The Hearing and its results will connect with GCAP’s broader mobilization efforts including GCAP Global Mobilization Weekend ( 15 Oct Rural Women Day, 16 Oct World Food Day and 17 Oct International Day forEradication of Poverty). Key events will also be organized at COP 17 (GPAf) at Durban, Johannesburg (Dec 2011) and later at the Rio+20 Summit (Jun 2012) – and with scope for the participation of women whose testimonies have been recorded at this Hearing.
Permit me to use this opportunity to request a minute of Silence in honor of Our Great Woman Environmentalist / Nobel Laureate 2007, a civil society and women's rights activist, and a former parliamentarian Late Dr. Wangari Maathai who was the founder of the Green Belt Movement. My encounter with her in Copenhagen 2009 gave hope to the future of the Niger Delta Women’s movement and she was expected to visit the movement later this year but she died of Cancer. (Please, may I request we rise for a minute in her honour- May her gentle soul rest in perfect peace) Amen.
However, contrary to the Reports on the Environmental state of the Niger Delta as being conclusive, I want to leave us with this consideration that the area has become an ecological wasteland.
Climate is a fundamental element of the environment and a change in climate, which has consequently caused and still causing a change in the entire environment, affecting other elements of the environment. Solution should not only be made visible, it must be seen as evident and resourceful in the lives of our women, who are undoubtedly the base of any environment that yearns for growth and development. Thank you for your time, you are all mostly appreciated!!!
Princess (Mrs.) Caroline Usikpedo Omoniye, MCIA, B.Sc.
National President NDWPD
(Niger Delta Women's Movement for Peace & Development).
National President NDWPD
(Niger Delta Women's Movement for Peace & Development).
Honorary Ambassador (Special Envoy) CCLP Worldwide - Nigeria
African Representative GCAP - Feminist Task Force ( Nigeria)
African Coordinator Ways Women Lead
Climate Change in Nigeria: Country Assessment Review by Kejekpo Omonade, Executive Director, PAFPIClimate change or global warming has become a new reality, with deleterious effects: seasonal cycles are disrupted, as are ecosystems; and agriculture, water needs and supply, and food production are all adversely affected. Global warming (climate change) also leads to sea-level rise with its attendant consequences, and includes fiercer weather, increased frequency and intensity of storms, floods, hurricanes, droughts, increased frequency of fires; all of these leads to poverty, malnutrition and series of health and socio-economic consequences. It has a cumulative effect on natural resources and the balance of nature.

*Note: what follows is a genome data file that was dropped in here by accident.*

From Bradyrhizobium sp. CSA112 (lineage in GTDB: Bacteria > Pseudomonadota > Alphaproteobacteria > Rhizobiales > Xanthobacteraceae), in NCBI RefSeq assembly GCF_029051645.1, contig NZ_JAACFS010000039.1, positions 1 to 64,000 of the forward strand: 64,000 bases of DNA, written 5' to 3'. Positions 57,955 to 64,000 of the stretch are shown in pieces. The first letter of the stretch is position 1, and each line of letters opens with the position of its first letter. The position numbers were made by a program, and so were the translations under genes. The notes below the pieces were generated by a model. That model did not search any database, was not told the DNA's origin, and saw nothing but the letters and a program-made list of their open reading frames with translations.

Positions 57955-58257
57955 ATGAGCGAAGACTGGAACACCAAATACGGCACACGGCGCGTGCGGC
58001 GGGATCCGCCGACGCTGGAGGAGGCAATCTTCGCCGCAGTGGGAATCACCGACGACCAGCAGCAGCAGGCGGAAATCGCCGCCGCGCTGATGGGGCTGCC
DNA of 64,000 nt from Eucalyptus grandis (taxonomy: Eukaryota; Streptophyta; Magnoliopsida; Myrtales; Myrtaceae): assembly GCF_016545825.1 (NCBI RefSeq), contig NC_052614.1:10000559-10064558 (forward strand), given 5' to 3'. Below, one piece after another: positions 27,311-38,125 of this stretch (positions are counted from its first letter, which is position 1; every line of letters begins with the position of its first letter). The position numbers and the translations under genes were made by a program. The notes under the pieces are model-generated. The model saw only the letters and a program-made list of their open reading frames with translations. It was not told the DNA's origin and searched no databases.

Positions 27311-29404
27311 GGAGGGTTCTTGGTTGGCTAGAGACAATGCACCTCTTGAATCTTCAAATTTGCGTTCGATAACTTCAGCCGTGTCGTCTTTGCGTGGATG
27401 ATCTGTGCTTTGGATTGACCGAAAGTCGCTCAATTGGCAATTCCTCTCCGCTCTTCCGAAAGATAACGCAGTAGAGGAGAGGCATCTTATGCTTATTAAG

The issue of climate change in Nigeria is an aspect of environmental rights which in turn is an aspect of human rights. Environmental right is said to be violated when an individual experiences an environmental quality that fall short of an expected standard.
Impact of Climate Change on Nigerian Women
Climate change affects both men and women in Nigeria; however it is believed that the impact is more felt by women than their male counterpart. This is because, in Nigeria, women constitute the larger percentage of farmers with little or no modern skill of agricultural equipments. Although the Nigerian Constitution makes it an obligation for the state to protect and improve the environment - water, air and land in Nigeria, however, the law did not envisage any environmental constraints that are likely to prejudice the enjoyment of fundamental human rights provided under the Nigerian Constitution.
It may be interesting to note that women work more than men in the field of agriculture but receive less pay. This case is not only peculiar to Nigeria but globally. Women cultivate, plough, and harvest more than half of all the food in the world.
Impacts of climate change on Agricultural products
In the contemporary Nigeria, agriculture is still the mainstay of a majority of the population, many of whom work in subsistence food production. Agriculture still provides a large percentage of the GDP and employment. Agriculture and food production are generally dependent on climate. It is also a known fact that farmers in Nigeria depends on the unpredictable weather pattern to grow and harvest their crops. As a result of this, Nigerian farmers are generally facing a tremendous challenge. Agriculture is part of the climate change problem and a foremost effect of it is felt by the agricultural sector. It is therefore correct to say that climate change threatens agricultural production through higher and more variable temperatures, and increase in floods, droughts or rainfall.